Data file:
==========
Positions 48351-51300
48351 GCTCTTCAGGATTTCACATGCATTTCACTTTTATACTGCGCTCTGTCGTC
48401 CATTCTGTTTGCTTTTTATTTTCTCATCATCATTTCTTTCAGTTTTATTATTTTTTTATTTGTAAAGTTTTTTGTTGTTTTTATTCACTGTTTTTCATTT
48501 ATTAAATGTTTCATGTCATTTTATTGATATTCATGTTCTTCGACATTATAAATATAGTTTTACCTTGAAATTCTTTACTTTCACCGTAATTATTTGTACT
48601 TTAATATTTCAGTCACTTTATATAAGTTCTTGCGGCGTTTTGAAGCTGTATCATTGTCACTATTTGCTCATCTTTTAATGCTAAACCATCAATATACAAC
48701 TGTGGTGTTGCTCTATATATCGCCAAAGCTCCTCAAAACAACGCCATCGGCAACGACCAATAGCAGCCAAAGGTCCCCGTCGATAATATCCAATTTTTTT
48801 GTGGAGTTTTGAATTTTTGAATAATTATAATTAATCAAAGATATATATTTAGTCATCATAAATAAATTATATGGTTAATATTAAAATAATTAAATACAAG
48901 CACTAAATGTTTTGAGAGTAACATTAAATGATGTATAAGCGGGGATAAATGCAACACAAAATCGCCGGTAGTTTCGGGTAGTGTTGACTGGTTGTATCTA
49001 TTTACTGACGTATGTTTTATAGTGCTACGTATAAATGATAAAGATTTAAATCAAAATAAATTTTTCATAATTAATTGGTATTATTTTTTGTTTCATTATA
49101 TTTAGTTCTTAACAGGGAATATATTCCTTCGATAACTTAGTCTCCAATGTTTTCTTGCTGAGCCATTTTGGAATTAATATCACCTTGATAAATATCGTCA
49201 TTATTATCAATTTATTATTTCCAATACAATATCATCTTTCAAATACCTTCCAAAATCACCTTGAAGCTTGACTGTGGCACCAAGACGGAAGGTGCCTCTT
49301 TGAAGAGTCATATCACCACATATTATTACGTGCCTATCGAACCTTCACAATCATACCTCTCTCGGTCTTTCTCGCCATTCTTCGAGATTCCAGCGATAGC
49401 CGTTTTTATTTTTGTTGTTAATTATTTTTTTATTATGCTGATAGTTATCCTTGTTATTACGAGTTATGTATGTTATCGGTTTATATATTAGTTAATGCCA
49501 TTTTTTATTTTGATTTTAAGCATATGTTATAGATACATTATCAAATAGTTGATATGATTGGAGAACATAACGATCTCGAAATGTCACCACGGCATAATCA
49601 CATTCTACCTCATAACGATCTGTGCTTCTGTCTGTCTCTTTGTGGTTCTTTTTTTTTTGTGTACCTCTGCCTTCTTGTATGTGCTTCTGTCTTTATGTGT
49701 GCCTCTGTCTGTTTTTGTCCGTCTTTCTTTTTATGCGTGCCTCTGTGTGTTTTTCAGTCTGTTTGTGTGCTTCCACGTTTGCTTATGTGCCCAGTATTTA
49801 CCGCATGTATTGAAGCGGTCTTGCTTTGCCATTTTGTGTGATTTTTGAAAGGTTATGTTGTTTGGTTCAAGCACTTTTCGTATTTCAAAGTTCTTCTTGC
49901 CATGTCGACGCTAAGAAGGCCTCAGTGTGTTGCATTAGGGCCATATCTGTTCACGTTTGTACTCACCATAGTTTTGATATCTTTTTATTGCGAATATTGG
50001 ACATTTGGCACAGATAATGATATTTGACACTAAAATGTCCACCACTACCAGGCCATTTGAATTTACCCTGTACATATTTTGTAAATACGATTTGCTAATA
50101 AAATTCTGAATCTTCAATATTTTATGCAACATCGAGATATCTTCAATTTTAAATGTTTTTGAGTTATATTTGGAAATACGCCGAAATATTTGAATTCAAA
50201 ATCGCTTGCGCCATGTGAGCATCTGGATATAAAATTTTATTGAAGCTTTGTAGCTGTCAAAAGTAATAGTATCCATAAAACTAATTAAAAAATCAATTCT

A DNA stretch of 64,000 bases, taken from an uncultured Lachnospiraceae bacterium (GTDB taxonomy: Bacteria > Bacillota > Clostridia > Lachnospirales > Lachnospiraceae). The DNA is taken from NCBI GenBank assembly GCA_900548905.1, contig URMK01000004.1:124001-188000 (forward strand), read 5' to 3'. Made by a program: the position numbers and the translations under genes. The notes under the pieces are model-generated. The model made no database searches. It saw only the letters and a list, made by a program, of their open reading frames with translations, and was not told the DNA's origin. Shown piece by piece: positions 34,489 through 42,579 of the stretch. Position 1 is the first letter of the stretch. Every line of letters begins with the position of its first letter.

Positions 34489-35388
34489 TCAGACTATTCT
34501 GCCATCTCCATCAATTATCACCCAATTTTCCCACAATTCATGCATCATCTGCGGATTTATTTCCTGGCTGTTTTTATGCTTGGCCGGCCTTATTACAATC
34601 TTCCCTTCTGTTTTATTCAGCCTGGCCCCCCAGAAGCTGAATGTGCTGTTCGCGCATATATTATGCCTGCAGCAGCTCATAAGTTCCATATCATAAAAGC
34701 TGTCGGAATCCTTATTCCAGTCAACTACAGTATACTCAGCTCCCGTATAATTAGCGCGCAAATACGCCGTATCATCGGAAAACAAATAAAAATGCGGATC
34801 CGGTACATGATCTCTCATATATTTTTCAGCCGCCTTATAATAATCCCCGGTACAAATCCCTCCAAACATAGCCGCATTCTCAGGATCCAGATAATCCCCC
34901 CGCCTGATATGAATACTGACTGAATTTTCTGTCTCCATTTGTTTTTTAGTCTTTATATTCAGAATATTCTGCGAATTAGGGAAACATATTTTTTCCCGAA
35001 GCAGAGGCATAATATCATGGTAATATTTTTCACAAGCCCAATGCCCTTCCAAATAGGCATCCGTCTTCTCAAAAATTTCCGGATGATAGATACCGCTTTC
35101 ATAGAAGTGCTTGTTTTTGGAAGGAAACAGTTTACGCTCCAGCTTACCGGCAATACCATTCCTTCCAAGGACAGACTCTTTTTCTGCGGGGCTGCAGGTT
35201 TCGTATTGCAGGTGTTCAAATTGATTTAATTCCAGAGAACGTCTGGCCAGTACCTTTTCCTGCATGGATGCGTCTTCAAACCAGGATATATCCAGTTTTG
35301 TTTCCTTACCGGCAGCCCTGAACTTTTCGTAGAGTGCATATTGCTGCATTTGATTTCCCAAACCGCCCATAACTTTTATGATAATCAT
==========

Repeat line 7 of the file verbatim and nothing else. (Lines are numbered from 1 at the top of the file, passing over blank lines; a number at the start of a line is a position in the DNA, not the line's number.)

48801 GTGGAGTTTTGAATTTTTGAATAATTATAATTAATCAAAGATATATATTTAGTCATCATAAATAAATTATATGGTTAATATTAAAATAATTAAATACAAG